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Thursday, July 2, 2009

Wounded by School: Recapturing the Joy in Learning and Standing Up to Old School Culture by Kirsten Olson

Wounded by School: Recapturing the Joy in Learning and Standing Up to Old School Culture
Publisher: Teachers College Press
ISBN: 0807749559
Pages: 240 pgs
Genre: Non-Fiction
Challenges-Read’n’Review Challenge, 100+ Reading Challenge
Rating: 



 Publisher’s Description:


While reformers and policymakers focus on achievement gaps, testing, and accountability, millions of students mentally and emotionally disengage from learning and many gifted teachers leave the field. Ironically, today's schooling is damaging the single most essential component to education -- the joy of learning.

How do we recognize the ''wounds'' caused by outdated schooling policies? How do we heal them? In her controversial new book, education writer and critic Kirsten Olson brings to light the devastating consequences of an educational approach that values conformity over creativity, flattens student's interests, and dampens down differences among learners. Drawing on deeply emotional stories, Olson shows that current institutional structures do not produce the kinds of minds and thinking that society really needs. Instead, the system tends to shame, disable, and bore many learners. Most importantly, she presents the experiences of wounded learners who have healed and shows what teachers, parents, and students can do right now to help themselves stay healthy.

My Review:

I had trouble getting this review out. The topic hit me like a brick to the face and the stories and experiences struck me so emotionally that it was difficult to figure out how to review it. I am going to give it my best shot.

My early schooling experiences were similar to the experiences written about in this book and I never realized how much was wrong with them until I read this book. I went to a fairly strict, private, Catholic school. It was the prototype of the "old" school style. You could only speak when asked a question (even then only answer as the teacher deemed appropriate), go to the bathroom only if you begged and pleaded and be creative...well...never. The type of schooling had a huge impact negative impact on me. I was a quiet child but precocious and extremely willing to learn. The only thing my teachers could see was that I was extremely quiet. In first grade, they even called my mother in to complain that I was too quiet and might be a bit "slow" and had even tried to read a book on my own and might be a bit too "smart". I had been reading books alone, children's books and such, and had always been quiet, so, my mother told them to bugger off and leave me alone. God forbid, a child be quiet and not be a constant disruption. This continued all through grammar school and then high school. I was always pushed to the periphery while the students who were boisterous and obnoxious got all of the attention and praise (even when they didn’t do much of anything). My whole idea of school changed when I got to college. I finally met the professors who would make me love learning and appreciate my opinions and intellect. I will be forever grateful to them for breaking me out of the shyness and help me love learning again.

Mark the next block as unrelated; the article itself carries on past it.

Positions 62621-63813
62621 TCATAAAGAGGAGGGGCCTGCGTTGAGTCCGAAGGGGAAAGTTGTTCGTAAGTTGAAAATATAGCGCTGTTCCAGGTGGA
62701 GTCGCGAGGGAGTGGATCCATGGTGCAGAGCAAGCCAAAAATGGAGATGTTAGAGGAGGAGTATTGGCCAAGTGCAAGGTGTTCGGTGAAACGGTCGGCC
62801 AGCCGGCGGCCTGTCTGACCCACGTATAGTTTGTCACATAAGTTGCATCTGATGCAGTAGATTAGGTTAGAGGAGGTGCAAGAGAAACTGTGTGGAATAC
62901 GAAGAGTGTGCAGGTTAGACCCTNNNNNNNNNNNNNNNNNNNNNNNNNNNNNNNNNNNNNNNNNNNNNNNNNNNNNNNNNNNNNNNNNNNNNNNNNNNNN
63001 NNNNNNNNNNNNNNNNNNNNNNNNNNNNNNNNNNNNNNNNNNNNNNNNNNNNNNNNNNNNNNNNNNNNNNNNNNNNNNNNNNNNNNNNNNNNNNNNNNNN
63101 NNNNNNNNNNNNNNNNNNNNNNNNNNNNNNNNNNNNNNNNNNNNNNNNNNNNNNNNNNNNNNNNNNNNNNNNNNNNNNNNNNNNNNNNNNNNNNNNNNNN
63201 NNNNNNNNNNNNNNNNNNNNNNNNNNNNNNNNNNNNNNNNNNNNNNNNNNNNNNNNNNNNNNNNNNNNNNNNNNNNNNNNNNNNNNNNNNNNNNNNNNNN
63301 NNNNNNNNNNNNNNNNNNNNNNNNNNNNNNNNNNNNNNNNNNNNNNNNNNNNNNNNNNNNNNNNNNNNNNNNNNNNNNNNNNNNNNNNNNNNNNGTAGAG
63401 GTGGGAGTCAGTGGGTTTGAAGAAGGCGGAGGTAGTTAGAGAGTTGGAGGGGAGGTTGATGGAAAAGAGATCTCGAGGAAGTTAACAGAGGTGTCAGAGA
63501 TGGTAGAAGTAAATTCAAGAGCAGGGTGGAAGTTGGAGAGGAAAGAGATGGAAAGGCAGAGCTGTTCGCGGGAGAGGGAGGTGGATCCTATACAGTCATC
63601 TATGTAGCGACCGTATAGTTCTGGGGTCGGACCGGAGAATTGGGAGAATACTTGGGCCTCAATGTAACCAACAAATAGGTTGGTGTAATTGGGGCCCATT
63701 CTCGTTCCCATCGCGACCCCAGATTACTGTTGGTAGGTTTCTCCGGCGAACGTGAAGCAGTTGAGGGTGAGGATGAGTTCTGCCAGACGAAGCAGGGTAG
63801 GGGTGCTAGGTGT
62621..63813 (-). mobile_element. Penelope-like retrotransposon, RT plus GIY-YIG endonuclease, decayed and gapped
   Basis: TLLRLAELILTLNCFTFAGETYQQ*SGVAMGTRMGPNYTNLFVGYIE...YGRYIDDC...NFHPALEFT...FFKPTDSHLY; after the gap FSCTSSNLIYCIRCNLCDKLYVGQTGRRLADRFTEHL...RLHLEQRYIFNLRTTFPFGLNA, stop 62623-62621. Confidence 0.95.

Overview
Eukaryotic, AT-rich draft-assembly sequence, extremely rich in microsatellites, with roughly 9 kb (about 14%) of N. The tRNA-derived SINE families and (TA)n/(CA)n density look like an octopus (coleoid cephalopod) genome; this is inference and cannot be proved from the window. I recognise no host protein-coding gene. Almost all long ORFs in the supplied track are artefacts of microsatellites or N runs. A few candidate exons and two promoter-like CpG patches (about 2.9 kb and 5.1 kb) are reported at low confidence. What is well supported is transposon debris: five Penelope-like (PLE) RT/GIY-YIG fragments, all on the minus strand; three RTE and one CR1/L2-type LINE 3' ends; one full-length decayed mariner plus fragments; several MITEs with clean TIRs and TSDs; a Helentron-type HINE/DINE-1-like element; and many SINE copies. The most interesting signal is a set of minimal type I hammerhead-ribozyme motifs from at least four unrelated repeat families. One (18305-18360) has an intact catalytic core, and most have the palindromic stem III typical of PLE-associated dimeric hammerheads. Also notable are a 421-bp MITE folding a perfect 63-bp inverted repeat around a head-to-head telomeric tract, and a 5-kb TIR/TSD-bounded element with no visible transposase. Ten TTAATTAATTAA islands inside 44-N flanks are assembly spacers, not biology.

I think that was a sufficient rant and now back to the review. I knew the minute I was offered this book that I had to take it. It reflected my life and struck a chord within me before I even read a page. I knew the book would have an impact on me. I had no idea how much. The stories were heart wrenching and they illustrated the points well. It was also written very well and in a very engaging manner. You can tell that Olson feels very passionately about the subject and makes you feel passionate about it too.

I think all teachers, especially of the younger grades, should be made to read this before they ever enter a classroom. Some teachers are unaware of the lasting impact they can have on children.The system doesn’t help either but the teachers have the most direct impact.  I am going to recommend this to some of my friends who are going to be starting teaching soon and hope they pass it on. I would recommend this to anyone involved in early childhood education and parents of children entering school. As you can probably tell, this book had a huge impact on me and I think anyone who picks up this book would have a similar reaction.

*A copy of this book was provided to me by the publisher for review. My opinion is my own and has not been influenced in any way and any monies made from associate or affiliate accounts are recycled back into the blog.
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4 comments:

  1. [...] Patterson, Joseph Grenny, Ron McMillan, Al Switzler 33. All of Me-Lori Wilde 34. Wounded By School-Kirsten [...]

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  2. Hello Grace, What a heartfelt review. Thank you. I really do feel very passionately about the subject and I thank you for sharing. I liked your review so much I am going to post it, along with a link to your website, at my site. I am appreciative of your sensitivity.

    Kirsten (author of Wounded By School)

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  3. Hi Kirsten,

    Thank you so much. I'm thrilled that you like my review and are posting it to your website. It made my day.

    Grace

    ReplyDelete

 

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